5 Self-Help Tips for Depres­si­on by HelloBetter

If you are suf­fe­ring from depres­si­on, it’s a big step to think about self-help. The rea­di­ness to help yours­elf shows that you fun­da­men­tal­ly trust yours­elf – even if you don’t rea­li­se that a lot of the time. And it shows that you want to care for yours­elf. We’d like to sup­port you with the­se 5 self-help tips for depres­si­on. The steps we recom­mend can help you work your way back towards a bet­ter qua­li­ty of life.

1. Build connections

Many peo­p­le suf­fe­ring from depres­si­on with­draw into them­sel­ves. They are not in the mood for acti­vi­ties or con­ver­sa­ti­ons. To help yours­elf out of this sta­te of with­dra­wal, you can set the goal of cont­ac­ting one fri­end or fami­ly mem­ber today. It doesn’t have to be a visit or call, it could also be a voice mes­sa­ge or a text.

2. Do some­thing good for yourself

During a depres­si­ve pha­se many peo­p­le for­get what they actual­ly enjoy. So think about three things you could do for yours­elf today. It could be some­thing deli­cious to eat, your favou­ri­te film or book, or a song you haven’t heard for ages. Choo­se one thing and let yours­elf feel it doing you good.

3. Get active

What did you do for fun befo­re you got depres­sed? What acti­vi­ties were you into? “Being acti­ve” in this sen­se doesn’t mean going jog­ging. It’s about acti­vi­ties that are natu­ral­ly appe­al­ing to you – it might be a shop­ping trip, going to a cafe or the cine­ma, or a game of poker. Think about three acti­vi­ties like this and make a plan to do at least one over the next three days.

4. Obser­ve your thoughts

Many peo­p­le with depres­si­on suf­fer from repea­ted unp­lea­sant thoughts. Have a go, per­haps right after rea­ding this artic­le, at obser­ving your thoughts for five minu­tes. That means being awa­re of them but try­ing not to react to them. Don’t keep tur­ning them over in your head. You might be able to catch your mind con­stant­ly che­wing over the same or simi­lar thoughts. If you obser­ve your thoughts in this way it will help you to distance yours­elf from them. This way fewer unp­lea­sant fee­lings will arise.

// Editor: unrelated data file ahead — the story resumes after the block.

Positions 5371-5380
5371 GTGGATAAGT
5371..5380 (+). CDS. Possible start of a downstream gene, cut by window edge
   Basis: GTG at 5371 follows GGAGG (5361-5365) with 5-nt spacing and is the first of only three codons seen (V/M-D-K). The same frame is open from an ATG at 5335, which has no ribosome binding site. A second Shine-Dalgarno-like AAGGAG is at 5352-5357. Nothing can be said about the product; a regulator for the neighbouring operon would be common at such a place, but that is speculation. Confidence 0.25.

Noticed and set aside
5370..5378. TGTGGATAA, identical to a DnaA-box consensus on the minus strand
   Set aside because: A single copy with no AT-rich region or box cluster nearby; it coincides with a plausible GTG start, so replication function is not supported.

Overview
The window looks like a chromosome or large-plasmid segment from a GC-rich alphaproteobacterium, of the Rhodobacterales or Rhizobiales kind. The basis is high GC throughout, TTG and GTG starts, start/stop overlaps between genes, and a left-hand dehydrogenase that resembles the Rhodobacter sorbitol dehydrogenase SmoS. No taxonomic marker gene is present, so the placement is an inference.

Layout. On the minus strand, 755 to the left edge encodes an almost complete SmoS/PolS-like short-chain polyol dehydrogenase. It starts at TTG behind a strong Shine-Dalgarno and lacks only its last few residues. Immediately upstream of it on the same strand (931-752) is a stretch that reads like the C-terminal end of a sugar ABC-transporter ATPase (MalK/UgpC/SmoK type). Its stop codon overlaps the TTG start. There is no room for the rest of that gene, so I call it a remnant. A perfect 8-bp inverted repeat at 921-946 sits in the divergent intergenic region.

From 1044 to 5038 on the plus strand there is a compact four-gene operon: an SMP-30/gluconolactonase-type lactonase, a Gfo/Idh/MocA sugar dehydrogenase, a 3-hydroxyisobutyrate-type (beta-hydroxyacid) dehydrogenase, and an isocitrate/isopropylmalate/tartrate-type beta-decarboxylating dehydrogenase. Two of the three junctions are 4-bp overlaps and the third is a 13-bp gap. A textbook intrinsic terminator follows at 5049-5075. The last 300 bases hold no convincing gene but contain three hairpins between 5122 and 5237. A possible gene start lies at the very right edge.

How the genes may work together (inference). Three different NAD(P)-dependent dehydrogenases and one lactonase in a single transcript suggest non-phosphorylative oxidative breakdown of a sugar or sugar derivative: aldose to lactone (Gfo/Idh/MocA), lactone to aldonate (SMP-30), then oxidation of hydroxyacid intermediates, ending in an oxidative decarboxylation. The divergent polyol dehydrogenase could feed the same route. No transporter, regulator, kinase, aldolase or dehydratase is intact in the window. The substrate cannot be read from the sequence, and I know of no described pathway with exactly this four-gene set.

5. Obser­ve your feelings

Just as you paid atten­ti­on to your thoughts, you can do the same with your fee­lings. Fee­lings can seem over­whel­ming. Some­ti­mes it feels like we are hel­p­less as they crash over us like a wave. But who is real­ly being over­whel­med by who here? Try to dis­co­ver the “obser­ver” in you, which beco­mes awa­re of the fee­ling. You can be a wit­ness to how fee­lings come and go. Prac­ti­se and expe­ri­ment iden­ti­fy­ing more with the “obser­ver” than with the fee­ling. This tech­ni­que can gra­du­al­ly help you gain more men­tal stability.

The way out of depres­si­on: self-help in dai­ly life

If you have spo­ken to other peo­p­le about how you are fee­ling, you have pro­ba­b­ly alre­a­dy been given a few tips. But how do you moti­va­te yours­elf to imple­ment them? Have a go at doing one thing to help yours­elf every day. For exam­p­le, you could plan to do a nice acti­vi­ty every other day, to call a fri­end once a week, for exam­p­le on Mon­days, and to do some­thing for yours­elf every evening. And make the obser­ver of your thoughts and fee­lings into a dai­ly com­pa­n­ion. You can set asi­de a set time peri­od in which you obser­ve your thoughts and fee­lings par­ti­cu­lar­ly atten­tively, for exam­p­le the first ten minu­tes after you wake up. 

One step at a time

It’s very important not to push yours­elf too hard. If you aim to do too much, you risk not mana­ging it all and get­ting frus­tra­ted. In the worst-case sce­na­rio you might give up on your who­le self-help pro­ject. So for exam­p­le, ins­tead of plan­ning a day trip you might go for a half-hour walk. At first, don’t cont­act peo­p­le you often have con­flict with, but get in touch with peo­p­le who are always sup­port­i­ve. Don’t try to obser­ve your thoughts and fee­lings all day long, but ins­tead just for a few minu­tes – but real­ly con­cen­tra­te. This way you can gra­du­al­ly impro­ve your mood. Be pati­ent and kind to yourself.

If you have tried imple­men­ting the­se tips for a while but you haven’t noti­ced any impro­ve­ment, our online cour­se for depres­si­on can give you fur­ther help. Over six weeks, you will learn effec­ti­ve stra­te­gies to redu­ce depres­si­ve sym­ptoms and to impro­ve your mood in the long term. You can find more infor­ma­ti­on on the cour­se page.

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